The Japanese government intends to enter the global quantum computing race by putting its first domestically produced quantum computer into service within the current fiscal year ending March 2023, a source close to the matter said Thursday.

The new strategy includes plans to establish four quantum research centers across the country, and could be finalized later this month, the source said.

It comes after the ruling Liberal Democratic Party submitted proposals on March 24 to expand investment in quantum computing and other new technologies such as artificial intelligence.

The United States, China and other countries are in the middle of fierce competition over the development of quantum computing, which performs calculations by using the properties of quantum physics at the scale of atomic particles such as electrons and photons. It is expected to have a myriad of applications, including as a more efficient research tool for cryptography and the development of new medicines.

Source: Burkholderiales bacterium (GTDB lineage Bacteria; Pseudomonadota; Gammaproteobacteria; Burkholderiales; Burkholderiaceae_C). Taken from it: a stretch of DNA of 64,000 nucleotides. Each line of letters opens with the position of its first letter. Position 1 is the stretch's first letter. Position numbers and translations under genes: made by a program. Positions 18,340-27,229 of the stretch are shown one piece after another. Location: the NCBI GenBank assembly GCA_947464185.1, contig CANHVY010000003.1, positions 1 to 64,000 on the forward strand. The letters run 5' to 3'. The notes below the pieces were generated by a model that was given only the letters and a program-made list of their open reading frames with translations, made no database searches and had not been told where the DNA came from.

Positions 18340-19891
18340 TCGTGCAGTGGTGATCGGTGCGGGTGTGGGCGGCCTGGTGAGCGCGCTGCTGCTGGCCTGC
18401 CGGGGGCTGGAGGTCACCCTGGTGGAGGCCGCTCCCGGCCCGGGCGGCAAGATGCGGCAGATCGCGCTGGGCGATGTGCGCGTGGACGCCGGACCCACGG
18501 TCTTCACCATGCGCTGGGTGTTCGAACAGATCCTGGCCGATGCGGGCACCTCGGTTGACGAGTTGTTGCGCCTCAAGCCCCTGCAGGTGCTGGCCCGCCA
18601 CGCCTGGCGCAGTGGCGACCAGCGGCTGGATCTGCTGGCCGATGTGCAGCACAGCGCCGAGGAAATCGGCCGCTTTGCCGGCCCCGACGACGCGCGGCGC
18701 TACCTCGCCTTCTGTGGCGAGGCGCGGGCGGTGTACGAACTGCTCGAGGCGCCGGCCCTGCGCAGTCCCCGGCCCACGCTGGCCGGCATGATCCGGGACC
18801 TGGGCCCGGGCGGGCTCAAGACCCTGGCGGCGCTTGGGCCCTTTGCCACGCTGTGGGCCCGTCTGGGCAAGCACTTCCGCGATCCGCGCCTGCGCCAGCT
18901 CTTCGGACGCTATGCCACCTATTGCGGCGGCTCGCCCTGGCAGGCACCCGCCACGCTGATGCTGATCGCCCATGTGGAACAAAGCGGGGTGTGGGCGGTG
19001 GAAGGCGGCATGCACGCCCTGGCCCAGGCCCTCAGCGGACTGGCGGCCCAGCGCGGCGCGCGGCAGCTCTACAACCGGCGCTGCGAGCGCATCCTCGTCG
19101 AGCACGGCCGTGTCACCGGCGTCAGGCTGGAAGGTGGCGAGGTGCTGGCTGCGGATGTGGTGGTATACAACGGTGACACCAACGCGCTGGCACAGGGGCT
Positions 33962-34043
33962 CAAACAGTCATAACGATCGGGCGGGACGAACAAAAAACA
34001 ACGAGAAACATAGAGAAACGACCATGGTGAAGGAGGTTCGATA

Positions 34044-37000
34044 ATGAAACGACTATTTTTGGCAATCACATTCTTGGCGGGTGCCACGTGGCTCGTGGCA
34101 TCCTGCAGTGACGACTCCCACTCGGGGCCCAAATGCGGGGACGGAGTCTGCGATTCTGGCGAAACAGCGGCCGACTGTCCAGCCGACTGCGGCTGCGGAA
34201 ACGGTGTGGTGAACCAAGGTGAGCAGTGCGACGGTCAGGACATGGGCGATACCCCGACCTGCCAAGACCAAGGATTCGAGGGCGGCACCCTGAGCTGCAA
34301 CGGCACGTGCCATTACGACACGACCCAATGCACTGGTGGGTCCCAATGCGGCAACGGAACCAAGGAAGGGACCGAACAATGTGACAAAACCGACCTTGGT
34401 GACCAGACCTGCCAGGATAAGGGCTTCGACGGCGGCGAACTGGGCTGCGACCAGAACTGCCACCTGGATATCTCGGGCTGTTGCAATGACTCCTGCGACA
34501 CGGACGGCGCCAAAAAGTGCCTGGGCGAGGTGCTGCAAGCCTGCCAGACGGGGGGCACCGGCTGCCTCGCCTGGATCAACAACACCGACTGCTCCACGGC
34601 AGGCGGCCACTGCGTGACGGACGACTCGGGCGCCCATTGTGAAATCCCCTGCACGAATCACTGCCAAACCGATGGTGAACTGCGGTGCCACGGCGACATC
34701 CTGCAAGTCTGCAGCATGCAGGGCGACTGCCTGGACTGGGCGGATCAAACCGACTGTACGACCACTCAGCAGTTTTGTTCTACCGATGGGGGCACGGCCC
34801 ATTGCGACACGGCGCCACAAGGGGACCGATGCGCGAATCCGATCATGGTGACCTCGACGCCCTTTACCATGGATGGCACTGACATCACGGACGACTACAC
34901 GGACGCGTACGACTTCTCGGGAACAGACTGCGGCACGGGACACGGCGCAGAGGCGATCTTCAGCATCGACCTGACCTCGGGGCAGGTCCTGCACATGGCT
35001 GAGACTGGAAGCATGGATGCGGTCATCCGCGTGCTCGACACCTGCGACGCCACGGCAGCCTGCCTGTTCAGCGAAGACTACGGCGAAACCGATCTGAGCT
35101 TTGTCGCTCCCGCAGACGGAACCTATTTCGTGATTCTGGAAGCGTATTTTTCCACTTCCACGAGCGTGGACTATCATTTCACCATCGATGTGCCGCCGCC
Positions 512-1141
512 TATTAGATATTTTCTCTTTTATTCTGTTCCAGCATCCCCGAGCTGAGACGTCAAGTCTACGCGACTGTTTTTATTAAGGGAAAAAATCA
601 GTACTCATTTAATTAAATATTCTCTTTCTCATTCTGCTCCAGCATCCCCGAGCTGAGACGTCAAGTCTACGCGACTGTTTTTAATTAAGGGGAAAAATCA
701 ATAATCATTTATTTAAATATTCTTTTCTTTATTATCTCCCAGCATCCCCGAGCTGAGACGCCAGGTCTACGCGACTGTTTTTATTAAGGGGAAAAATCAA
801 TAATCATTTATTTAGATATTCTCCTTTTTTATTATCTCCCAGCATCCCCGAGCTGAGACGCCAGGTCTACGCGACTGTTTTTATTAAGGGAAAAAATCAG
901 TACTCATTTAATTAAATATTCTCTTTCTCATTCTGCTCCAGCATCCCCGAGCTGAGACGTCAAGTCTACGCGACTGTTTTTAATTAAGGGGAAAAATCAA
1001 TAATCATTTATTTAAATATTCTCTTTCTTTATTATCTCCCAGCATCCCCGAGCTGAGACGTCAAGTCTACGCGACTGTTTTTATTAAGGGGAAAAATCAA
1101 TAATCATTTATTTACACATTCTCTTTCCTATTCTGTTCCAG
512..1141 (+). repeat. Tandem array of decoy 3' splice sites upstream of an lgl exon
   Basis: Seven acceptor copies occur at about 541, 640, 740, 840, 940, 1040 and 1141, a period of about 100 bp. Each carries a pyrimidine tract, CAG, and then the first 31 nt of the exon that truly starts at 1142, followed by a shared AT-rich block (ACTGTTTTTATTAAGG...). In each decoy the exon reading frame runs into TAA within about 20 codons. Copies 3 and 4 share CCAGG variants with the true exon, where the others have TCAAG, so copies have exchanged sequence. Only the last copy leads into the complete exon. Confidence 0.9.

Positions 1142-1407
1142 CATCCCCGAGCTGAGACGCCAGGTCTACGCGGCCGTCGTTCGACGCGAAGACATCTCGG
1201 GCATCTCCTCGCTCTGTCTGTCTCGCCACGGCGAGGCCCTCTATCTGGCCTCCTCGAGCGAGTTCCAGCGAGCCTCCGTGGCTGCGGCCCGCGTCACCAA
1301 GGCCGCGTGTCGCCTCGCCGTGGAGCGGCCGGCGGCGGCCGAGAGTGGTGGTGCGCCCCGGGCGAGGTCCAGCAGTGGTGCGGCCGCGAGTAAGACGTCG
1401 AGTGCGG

There are several proposed bases for quantum computing research — places to bolster the country's competitive edge and cultivate a workforce adept with the technology. The places proposed are Tohoku University, the Okinawa Institute of Science and Technology Graduate University, the National Institute of Advanced Industrial Science and Technology and the National Institutes for Quantum Science and Technology.

The government strategy aims to reach 10 million quantum technology users in Japan by 2030 and to create an environment where it can be used in such varied fields as medicine, banking and new materials development.